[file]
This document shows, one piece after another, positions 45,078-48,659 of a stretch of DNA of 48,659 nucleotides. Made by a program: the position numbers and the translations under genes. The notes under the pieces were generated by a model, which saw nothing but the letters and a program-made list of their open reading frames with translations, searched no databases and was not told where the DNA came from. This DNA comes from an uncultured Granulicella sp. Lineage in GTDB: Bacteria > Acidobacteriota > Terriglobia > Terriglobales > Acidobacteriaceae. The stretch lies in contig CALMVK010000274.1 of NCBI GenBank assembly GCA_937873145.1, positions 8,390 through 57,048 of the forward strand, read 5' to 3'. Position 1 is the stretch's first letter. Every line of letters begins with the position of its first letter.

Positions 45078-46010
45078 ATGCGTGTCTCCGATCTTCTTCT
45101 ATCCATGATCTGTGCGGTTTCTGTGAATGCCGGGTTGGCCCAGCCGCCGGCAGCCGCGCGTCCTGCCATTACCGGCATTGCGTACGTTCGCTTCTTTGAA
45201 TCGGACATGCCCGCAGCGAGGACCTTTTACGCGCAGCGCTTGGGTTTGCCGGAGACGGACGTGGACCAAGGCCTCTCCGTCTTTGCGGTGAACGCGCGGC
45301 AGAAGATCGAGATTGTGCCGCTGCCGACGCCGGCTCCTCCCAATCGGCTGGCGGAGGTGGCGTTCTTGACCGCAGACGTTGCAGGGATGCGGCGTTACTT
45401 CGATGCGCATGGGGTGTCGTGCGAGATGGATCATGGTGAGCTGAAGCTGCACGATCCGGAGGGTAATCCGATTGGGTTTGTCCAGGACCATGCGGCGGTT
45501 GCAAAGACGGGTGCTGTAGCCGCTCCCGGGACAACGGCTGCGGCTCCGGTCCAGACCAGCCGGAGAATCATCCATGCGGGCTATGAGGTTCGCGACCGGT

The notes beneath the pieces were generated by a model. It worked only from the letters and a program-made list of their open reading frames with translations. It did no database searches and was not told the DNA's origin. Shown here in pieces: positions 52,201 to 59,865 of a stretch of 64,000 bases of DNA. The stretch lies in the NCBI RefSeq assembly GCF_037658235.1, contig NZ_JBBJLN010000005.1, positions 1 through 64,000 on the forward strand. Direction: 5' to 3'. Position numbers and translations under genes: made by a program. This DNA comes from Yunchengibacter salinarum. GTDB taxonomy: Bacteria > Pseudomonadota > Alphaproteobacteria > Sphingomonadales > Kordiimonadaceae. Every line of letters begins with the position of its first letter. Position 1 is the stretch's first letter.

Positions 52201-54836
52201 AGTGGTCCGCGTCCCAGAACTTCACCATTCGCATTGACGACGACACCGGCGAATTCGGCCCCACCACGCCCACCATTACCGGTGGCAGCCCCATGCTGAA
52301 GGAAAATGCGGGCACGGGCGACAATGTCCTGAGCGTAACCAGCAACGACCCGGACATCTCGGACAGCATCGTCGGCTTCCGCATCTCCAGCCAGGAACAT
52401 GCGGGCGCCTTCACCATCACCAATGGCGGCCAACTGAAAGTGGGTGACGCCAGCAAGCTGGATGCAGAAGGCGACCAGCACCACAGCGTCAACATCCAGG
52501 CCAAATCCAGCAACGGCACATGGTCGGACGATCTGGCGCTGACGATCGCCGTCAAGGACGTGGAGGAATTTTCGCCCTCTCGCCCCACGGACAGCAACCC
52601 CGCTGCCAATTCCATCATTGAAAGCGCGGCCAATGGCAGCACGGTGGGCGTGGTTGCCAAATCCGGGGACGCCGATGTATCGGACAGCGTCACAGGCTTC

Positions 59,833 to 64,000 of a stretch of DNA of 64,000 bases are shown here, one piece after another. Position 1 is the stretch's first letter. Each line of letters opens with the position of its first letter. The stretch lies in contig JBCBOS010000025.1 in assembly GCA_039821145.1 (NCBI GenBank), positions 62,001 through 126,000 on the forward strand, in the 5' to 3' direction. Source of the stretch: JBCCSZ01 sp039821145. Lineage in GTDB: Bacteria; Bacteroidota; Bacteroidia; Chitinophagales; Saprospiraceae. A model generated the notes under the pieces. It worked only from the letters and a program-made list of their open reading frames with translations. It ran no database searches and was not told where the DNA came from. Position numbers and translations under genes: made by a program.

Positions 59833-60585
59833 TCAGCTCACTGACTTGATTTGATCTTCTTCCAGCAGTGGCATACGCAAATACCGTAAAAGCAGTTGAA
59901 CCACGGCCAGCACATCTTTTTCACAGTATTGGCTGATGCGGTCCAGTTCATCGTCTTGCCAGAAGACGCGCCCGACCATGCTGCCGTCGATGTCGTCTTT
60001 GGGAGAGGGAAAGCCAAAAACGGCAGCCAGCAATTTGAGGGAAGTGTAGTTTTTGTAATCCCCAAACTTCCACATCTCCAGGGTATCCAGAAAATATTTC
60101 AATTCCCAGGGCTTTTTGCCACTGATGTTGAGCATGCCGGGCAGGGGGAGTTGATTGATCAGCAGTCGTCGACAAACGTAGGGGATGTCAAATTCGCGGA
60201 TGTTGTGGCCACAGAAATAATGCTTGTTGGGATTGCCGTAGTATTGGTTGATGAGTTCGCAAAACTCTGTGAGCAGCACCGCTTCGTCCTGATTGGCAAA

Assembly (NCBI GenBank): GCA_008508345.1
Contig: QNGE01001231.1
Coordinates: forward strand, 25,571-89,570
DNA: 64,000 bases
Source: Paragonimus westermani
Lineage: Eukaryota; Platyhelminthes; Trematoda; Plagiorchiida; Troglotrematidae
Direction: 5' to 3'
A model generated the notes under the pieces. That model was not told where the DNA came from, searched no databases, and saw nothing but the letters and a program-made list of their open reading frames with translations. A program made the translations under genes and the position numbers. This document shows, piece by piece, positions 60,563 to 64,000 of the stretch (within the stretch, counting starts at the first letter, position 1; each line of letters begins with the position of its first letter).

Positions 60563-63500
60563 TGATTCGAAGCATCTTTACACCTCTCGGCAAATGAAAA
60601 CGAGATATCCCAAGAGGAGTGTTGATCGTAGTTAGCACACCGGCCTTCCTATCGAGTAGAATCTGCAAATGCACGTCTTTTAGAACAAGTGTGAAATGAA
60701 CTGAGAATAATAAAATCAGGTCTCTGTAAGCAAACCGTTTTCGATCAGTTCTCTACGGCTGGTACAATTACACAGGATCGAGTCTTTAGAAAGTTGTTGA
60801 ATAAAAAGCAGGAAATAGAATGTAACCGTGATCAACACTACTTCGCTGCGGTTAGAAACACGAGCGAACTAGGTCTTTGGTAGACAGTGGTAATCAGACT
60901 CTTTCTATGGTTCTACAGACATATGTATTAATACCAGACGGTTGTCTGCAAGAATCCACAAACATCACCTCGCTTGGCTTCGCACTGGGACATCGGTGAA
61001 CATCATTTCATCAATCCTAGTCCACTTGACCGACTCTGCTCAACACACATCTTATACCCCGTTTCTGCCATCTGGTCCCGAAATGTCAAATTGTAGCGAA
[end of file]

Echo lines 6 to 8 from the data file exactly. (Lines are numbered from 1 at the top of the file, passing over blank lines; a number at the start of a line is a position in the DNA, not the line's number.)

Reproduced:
45301 AGAAGATCGAGATTGTGCCGCTGCCGACGCCGGCTCCTCCCAATCGGCTGGCGGAGGTGGCGTTCTTGACCGCAGACGTTGCAGGGATGCGGCGTTACTT
45401 CGATGCGCATGGGGTGTCGTGCGAGATGGATCATGGTGAGCTGAAGCTGCACGATCCGGAGGGTAATCCGATTGGGTTTGTCCAGGACCATGCGGCGGTT
45501 GCAAAGACGGGTGCTGTAGCCGCTCCCGGGACAACGGCTGCGGCTCCGGTCCAGACCAGCCGGAGAATCATCCATGCGGGCTATGAGGTTCGCGACCGGT